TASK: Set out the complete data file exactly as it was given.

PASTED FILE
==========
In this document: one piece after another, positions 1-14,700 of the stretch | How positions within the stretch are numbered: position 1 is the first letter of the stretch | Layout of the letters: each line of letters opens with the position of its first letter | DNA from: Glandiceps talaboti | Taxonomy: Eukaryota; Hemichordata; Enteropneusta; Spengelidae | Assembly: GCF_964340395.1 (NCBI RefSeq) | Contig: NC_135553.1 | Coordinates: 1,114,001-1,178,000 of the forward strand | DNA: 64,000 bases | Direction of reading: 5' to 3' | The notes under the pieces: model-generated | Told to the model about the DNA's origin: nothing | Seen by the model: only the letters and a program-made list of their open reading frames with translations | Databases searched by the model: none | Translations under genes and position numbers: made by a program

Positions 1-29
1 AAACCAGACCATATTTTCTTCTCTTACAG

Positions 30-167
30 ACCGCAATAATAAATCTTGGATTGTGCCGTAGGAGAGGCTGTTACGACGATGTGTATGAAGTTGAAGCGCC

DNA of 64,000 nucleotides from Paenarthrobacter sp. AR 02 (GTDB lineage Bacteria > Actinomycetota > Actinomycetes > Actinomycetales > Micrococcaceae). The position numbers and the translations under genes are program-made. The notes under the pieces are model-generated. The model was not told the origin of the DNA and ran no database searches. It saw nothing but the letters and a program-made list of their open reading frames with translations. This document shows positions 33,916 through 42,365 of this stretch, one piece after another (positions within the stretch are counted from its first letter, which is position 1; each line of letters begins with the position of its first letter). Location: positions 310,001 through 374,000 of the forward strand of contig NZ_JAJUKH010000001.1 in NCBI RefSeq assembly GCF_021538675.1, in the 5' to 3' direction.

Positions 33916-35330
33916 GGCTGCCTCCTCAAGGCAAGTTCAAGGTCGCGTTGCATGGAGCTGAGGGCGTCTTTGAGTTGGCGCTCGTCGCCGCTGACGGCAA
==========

In this document: one piece after another, positions 1-14,700 of the stretch | How positions within the stretch are numbered: position 1 is the first letter of the stretch | Layout of the letters: each line of letters opens with the position of its first letter | DNA from: Glandiceps talaboti | Taxonomy: Eukaryota; Hemichordata; Enteropneusta; Spengelidae | Assembly: GCF_964340395.1 (NCBI RefSeq) | Contig: NC_135553.1 | Coordinates: 1,114,001-1,178,000 of the forward strand | DNA: 64,000 bases | Direction of reading: 5' to 3' | The notes under the pieces: model-generated | Told to the model about the DNA's origin: nothing | Seen by the model: only the letters and a program-made list of their open reading frames with translations | Databases searched by the model: none | Translations under genes and position numbers: made by a program

Positions 1-29
1 AAACCAGACCATATTTTCTTCTCTTACAG

Positions 30-167
30 ACCGCAATAATAAATCTTGGATTGTGCCGTAGGAGAGGCTGTTACGACGATGTGTATGAAGTTGAAGCGCC

DNA of 64,000 nucleotides from Paenarthrobacter sp. AR 02 (GTDB lineage Bacteria > Actinomycetota > Actinomycetes > Actinomycetales > Micrococcaceae). The position numbers and the translations under genes are program-made. The notes under the pieces are model-generated. The model was not told the origin of the DNA and ran no database searches. It saw nothing but the letters and a program-made list of their open reading frames with translations. This document shows positions 33,916 through 42,365 of this stretch, one piece after another (positions within the stretch are counted from its first letter, which is position 1; each line of letters begins with the position of its first letter). Location: positions 310,001 through 374,000 of the forward strand of contig NZ_JAJUKH010000001.1 in NCBI RefSeq assembly GCF_021538675.1, in the 5' to 3' direction.

Positions 33916-35330
33916 GGCTGCCTCCTCAAGGCAAGTTCAAGGTCGCGTTGCATGGAGCTGAGGGCGTCTTTGAGTTGGCGCTCGTCGCCGCTGACGGCAA